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In July 2019, while serving on the board of Romance Writers of America (RWA), Heidi Bond—who prefers to go by her pen name, Courtney Milan—won an award for promoting diversity within the trade association. Several months later, however, the organization suspended the Front Range author and barred her from holding future RWA leadership positions. Her crime? Calling out another member’s depiction of a half-Chinese character as a “racist mess” on Twitter.
That wasn’t the first time Milan called out a bad actor. Although she grew up in Southern California dreaming of becoming a writer, she went to law school instead, perusing romance novels as a release from academic pressure. In 2007, during a clerkship for Alex Kozinski, Milan says the prominent federal appeals judge subjected her to abusive behavior, such as calling her into his office and asking her opinion about pornographic images on his computer. Milan moved on to clerk for U.S. Supreme Court justices Anthony Kennedy and Sandra Day O’Connor (after her retirement), but in 2017, Milan and more than a dozen other women publicly accused Kozinski of sexual misconduct, forcing the judge’s resignation. While pursuing a career as a law professor, Milan started penning her own romance fiction. “It felt like so much was taken from me,” Milan says. “Writing romance was a way for me to map out a way to return to myself.”
Reaching her destination has proved successful. Publisher’s Weekly praised Milan’s first novel, 2010’s Proof by Seduction, as a “powerhouse debut.” Nearly 30 more have followed, including the first of Milan’s self-published Wedgeford Trials series, The Duke Who Didn’t, one of the very few romance novels to earn a spot on the New York Times’ prestigious 100 Notable Books of 2020 list. Sarah Wendell, who runs Smart Bitches, Trashy Books, a romance book review website, says her team fights over who gets to write about Milan’s work: “She’s really good at creating new stories out of familiar tropes.” The second book in the Wedgeford Trials saga—set in an English village populated by immigrants and informed by the experiences of the author’s grandmother, a member of a Chinese ethnic group called the Hakka—is due to be published this summer.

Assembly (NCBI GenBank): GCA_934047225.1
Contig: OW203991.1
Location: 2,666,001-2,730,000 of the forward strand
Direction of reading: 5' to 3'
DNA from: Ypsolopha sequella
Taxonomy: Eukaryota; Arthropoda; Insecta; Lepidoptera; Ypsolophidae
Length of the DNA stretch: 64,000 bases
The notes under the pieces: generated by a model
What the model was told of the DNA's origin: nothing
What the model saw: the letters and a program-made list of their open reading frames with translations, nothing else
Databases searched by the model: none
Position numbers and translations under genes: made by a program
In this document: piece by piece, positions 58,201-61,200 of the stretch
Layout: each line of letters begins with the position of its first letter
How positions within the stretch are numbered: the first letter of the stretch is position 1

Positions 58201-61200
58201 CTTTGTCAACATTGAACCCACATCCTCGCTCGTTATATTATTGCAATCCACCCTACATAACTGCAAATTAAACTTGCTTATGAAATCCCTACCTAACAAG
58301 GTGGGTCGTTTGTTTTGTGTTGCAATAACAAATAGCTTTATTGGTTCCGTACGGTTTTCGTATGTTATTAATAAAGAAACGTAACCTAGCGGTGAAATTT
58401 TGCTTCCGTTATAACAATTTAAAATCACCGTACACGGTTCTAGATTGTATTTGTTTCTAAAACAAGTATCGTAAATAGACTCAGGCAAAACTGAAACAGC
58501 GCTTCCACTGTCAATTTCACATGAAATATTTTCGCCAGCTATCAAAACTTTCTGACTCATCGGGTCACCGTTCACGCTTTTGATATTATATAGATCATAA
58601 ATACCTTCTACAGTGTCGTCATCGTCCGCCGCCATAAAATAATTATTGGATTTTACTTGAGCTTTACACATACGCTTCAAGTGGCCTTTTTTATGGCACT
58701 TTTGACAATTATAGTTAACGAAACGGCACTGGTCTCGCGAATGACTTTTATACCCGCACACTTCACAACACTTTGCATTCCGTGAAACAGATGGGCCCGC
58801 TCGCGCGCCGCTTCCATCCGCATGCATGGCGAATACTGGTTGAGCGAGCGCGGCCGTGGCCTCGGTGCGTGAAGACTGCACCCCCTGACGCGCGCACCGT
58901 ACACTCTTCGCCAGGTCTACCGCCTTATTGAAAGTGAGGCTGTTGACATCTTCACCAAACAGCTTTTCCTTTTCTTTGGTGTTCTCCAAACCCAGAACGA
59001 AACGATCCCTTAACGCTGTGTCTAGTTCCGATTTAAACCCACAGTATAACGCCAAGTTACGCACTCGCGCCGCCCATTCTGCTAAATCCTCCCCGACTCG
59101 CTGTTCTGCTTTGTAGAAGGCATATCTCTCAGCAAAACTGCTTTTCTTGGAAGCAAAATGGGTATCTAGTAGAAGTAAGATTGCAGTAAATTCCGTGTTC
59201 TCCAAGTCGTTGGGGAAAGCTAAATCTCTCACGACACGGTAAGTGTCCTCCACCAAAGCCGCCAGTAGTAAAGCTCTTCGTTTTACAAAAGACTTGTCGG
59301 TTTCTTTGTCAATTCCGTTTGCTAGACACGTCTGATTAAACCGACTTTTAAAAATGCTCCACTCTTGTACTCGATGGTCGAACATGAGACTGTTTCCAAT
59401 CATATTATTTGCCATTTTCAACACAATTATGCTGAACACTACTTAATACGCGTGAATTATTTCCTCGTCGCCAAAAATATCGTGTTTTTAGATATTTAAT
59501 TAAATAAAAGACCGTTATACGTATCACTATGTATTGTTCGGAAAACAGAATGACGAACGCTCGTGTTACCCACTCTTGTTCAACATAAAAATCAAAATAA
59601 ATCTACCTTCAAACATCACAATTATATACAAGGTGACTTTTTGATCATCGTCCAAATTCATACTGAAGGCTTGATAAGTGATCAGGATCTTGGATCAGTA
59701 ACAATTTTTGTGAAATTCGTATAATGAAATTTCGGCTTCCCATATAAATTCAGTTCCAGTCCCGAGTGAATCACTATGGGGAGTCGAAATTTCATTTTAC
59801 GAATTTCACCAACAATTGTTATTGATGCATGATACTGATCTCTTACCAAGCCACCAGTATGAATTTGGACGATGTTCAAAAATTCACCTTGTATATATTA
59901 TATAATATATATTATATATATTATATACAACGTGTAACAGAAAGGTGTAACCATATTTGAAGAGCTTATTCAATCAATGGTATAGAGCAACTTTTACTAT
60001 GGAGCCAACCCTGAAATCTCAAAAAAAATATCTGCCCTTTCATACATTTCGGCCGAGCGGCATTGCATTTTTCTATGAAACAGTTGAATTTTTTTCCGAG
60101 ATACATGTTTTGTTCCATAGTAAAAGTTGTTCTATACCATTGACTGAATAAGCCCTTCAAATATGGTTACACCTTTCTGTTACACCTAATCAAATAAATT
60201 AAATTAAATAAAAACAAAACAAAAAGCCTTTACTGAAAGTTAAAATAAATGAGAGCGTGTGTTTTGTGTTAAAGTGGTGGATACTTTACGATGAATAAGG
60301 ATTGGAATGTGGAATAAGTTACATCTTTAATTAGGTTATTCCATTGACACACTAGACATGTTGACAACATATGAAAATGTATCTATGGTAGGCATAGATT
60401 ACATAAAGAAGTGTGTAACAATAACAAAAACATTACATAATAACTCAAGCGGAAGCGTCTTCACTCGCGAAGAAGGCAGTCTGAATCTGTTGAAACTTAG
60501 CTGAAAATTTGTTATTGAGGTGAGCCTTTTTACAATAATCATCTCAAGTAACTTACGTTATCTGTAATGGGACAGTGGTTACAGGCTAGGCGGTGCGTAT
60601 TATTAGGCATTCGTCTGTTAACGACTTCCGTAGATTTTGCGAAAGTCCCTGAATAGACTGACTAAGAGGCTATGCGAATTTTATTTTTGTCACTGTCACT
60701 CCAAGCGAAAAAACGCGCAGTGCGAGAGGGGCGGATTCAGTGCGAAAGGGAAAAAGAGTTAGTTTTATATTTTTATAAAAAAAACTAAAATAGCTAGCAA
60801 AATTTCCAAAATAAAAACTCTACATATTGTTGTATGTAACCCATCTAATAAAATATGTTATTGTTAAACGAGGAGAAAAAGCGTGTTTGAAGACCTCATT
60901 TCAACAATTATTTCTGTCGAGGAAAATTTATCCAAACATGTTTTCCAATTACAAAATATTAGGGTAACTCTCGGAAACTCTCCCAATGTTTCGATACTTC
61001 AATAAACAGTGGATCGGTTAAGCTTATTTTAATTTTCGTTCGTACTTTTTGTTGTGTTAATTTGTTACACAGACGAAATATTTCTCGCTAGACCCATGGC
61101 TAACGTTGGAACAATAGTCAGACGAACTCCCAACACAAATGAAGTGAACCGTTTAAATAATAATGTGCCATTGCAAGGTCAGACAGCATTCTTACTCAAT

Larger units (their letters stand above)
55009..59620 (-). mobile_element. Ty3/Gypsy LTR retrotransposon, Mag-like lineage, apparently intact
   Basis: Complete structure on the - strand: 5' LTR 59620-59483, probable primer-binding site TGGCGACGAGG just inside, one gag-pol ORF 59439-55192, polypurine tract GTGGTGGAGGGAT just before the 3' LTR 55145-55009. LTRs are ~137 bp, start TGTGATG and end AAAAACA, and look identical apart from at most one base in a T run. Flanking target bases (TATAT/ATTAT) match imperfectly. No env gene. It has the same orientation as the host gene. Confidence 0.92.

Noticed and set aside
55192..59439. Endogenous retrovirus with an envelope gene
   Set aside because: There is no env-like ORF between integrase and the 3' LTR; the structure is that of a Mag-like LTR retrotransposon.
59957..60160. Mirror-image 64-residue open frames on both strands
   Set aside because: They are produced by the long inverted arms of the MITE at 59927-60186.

Milan uses her notoriety to support other writers of color. Alyssa Cole, an author of romance novels and thrillers, remembers sending Milan an email in 2014. Milan took time to read Cole’s books and then recommended them to others in the industry. Now a New York Times–bestselling author, Cole worked with Milan on Romancing the Runoff, a fundraising effort for fellow romance writer Stacey Abrams’ campaign for governor in Georgia. “[Milan] is a kind nerd who uses her kind nerdiness to change the world,” Cole says.
No wonder, then, that so many people in the romance universe came to Milan’s defense after the RWA clash: Every woman of color on the board quit, and many writers and publishers boycotted the organization. The RWA later reversed its sanctions, but Milan decided not to return. (Both the author and the organization declined to comment about the dispute.) “The fact that she gave up that much time and energy and put up with so much crap,” Wendell says, “is indicative of how much she wanted to make the genre more inclusive.” The obstacles Milan encountered, however, show just how much further her industry has to go before it reaches its happy ever after.